I recently played in a game where we did not have a GM. You can find the play report here. I wrote up some rules hacked together from other GMless systems I have read, and it went surprisingly well. The other two players and I really enjoyed the game, so I thought I would post them online for others to critique and improve upon. Below is a link to the google doc write up (with comments enabled), and below that is a quick summary TL;DR version of what we did to make the game work. Please feel to comment here and on the document with suggestions. And let me know if you like it!

No-GM Fate
No-GM Fate



Quick Rules summary

In order to play without a GM, we obviously needed to change a few things about Fate. It relies on a GM, but not as much as other systems do, so I thought wouldn’t be too hard to do. I had been intrigued by the idea of playing GMless for a while, but after reading systems like Mythic GM Emulator, Fateless, and nihless, I was still looking for something that had that core Fate play style and didn’t add a ton of new rules. So after thinking about it a lot, I came to some conclusions on how to do it.

  • GM rolls are done by other players
  • Each player is given a negative (GM) Fate Point per scene to use against the PCs
  • Compels always give Fate Points from the general pool and not from a specific player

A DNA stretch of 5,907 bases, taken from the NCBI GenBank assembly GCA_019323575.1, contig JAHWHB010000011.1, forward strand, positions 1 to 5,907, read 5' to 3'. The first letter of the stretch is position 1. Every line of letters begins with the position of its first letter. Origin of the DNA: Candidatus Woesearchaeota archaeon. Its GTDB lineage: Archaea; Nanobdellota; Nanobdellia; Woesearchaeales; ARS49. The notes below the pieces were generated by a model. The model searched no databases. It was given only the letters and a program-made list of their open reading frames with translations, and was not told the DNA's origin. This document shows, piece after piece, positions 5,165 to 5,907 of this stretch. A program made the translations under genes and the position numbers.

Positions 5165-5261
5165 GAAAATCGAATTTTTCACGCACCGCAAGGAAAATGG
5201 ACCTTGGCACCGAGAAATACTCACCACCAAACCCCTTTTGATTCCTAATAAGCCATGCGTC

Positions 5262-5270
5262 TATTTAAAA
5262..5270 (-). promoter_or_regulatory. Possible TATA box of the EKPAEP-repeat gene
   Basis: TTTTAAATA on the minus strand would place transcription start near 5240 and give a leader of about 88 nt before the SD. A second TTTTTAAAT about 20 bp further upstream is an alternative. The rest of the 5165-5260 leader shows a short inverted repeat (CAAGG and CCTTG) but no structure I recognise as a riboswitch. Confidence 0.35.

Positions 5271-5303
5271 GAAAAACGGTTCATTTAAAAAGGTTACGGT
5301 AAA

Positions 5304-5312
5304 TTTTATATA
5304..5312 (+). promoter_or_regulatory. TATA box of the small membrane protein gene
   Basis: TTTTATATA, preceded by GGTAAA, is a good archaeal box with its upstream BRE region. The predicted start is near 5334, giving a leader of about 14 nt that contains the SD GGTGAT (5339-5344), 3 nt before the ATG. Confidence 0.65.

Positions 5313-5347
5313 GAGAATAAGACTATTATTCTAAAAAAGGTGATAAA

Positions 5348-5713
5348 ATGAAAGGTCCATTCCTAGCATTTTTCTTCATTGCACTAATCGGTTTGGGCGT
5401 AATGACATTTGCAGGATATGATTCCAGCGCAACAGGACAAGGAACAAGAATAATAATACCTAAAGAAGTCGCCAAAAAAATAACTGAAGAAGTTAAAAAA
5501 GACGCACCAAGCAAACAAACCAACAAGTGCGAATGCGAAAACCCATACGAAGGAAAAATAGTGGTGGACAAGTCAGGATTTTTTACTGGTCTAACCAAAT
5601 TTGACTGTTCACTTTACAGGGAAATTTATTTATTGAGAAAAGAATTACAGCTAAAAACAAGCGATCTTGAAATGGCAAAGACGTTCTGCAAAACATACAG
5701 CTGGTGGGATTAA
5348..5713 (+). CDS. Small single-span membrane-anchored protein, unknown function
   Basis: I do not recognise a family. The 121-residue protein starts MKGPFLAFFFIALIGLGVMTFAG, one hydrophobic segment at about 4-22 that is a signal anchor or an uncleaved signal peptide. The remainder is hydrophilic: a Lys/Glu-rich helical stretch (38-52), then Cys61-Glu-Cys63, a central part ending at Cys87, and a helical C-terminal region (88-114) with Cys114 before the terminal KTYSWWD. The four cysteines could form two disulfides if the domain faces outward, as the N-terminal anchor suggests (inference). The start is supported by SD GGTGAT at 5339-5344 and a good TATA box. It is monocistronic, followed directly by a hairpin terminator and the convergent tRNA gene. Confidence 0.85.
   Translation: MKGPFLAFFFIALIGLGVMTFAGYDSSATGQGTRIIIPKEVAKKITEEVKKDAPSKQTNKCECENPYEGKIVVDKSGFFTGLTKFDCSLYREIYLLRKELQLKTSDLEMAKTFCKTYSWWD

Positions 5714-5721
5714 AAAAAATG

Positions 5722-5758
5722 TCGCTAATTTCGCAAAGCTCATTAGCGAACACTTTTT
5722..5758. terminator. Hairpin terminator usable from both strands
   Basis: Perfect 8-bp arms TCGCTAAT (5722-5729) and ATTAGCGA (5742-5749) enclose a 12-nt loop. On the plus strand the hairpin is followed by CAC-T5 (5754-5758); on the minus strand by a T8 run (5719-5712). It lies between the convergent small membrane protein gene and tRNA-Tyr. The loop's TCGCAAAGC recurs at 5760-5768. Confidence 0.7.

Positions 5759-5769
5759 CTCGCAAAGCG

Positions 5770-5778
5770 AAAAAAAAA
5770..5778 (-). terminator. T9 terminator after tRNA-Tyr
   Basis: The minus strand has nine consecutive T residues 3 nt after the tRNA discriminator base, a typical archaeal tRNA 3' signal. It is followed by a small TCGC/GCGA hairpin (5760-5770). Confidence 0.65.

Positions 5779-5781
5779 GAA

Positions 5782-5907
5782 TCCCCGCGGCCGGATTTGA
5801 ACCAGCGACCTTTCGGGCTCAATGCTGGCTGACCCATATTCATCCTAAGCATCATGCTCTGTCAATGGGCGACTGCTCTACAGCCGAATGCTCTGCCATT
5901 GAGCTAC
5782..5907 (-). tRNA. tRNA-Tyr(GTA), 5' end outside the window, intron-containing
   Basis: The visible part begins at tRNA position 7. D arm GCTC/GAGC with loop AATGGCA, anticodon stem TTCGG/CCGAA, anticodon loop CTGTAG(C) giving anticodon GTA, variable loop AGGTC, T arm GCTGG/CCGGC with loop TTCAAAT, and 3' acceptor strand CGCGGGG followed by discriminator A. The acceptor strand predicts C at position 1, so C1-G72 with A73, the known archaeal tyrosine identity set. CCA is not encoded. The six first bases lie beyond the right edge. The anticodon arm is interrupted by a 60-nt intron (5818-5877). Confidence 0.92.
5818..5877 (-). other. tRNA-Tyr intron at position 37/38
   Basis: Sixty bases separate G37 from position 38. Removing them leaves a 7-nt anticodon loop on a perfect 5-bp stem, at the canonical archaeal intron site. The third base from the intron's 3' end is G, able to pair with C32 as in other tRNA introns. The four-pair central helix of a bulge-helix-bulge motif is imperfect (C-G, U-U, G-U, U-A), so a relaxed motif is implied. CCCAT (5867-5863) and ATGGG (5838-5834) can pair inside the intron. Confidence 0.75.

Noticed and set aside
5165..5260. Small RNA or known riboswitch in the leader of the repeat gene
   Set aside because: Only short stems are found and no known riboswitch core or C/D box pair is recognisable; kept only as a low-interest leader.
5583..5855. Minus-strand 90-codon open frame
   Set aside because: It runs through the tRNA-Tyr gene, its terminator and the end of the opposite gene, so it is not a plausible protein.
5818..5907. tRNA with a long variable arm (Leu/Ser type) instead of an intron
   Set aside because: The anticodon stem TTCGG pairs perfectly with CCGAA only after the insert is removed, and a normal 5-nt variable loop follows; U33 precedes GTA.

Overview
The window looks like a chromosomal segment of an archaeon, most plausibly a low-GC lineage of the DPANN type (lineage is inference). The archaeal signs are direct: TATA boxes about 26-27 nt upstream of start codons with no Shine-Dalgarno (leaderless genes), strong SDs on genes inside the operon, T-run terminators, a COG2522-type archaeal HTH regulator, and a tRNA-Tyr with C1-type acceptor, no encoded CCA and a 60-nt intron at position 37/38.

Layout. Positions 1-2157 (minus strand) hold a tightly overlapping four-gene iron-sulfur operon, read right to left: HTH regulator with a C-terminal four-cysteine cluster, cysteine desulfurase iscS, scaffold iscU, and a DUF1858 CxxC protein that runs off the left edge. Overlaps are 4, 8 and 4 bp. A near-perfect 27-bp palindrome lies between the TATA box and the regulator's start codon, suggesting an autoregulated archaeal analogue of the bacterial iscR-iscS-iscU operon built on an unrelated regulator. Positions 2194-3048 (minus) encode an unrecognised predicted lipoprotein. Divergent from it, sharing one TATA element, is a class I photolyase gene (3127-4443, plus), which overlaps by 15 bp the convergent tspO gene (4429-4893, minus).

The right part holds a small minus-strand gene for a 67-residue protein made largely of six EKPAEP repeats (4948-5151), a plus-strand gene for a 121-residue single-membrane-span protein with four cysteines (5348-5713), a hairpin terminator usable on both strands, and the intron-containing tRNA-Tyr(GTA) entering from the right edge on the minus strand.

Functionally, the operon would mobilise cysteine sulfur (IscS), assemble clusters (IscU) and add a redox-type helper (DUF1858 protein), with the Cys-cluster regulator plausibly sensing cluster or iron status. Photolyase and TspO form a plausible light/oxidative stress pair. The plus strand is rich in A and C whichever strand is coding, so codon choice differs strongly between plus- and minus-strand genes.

• All opposition is determined by the group, going up or down from the highest skill based on difficulty
  • A framing card is past around at the beginning of every scene, whoever has a framing card before a scene begins sets the scene, picks a purpose, location, present characters, and an environment and obstacle aspect.
  • Scenes are then fleshed out through the PCs interacting with it through improv, adding to the scene as they see fit
  • If you ever don’t feel comfortable just adding to the scene once it is framed, you can ask the dice a yes or no question
    • Set the difficulty up or down from 0 based on the likeliness
    • Roll 4 fate dice
      • Success with style: Yes, and…
      • Success: Yes
      • Tie: Yes, but… OR No, but…
      • Fail: No
      • Fail Miserably (by 3 or more): No, and…
  • NPCs are played by whoever is not talking to them at the time
  • Create NPCs like this: Nasty Goblin lvl3
    • “Nasty Goblin” is the High Concept
    • “lvl3” determines the skills
      • NPCs have two skills, “Good At” and “Decent At”
      • The “Good At” skill level is equal to the NPCs level (+3 in this case)
      • The “Decent At” skill level is half (rounded up) of the NPCs level (+2 in this case)
    • “lvl3” also determines stress and consequences
      • Levels 1, 2, and 3 are for Average (+1), Fair (+2), and Good (+3) Nameless NPCs, respectively
      • A four and up is a main NPC. Levels above 4 can represent extra stress boxes and/or consequences
  • Some other systems have “Action Words” like Dispute, Veto, Pause, etc. These are useful, but not always necessary if your group knows each other and knows how to jump in and out of context easily. I assume that the more you play without a GM, the less you actually need to use action words.

Let me know what you think!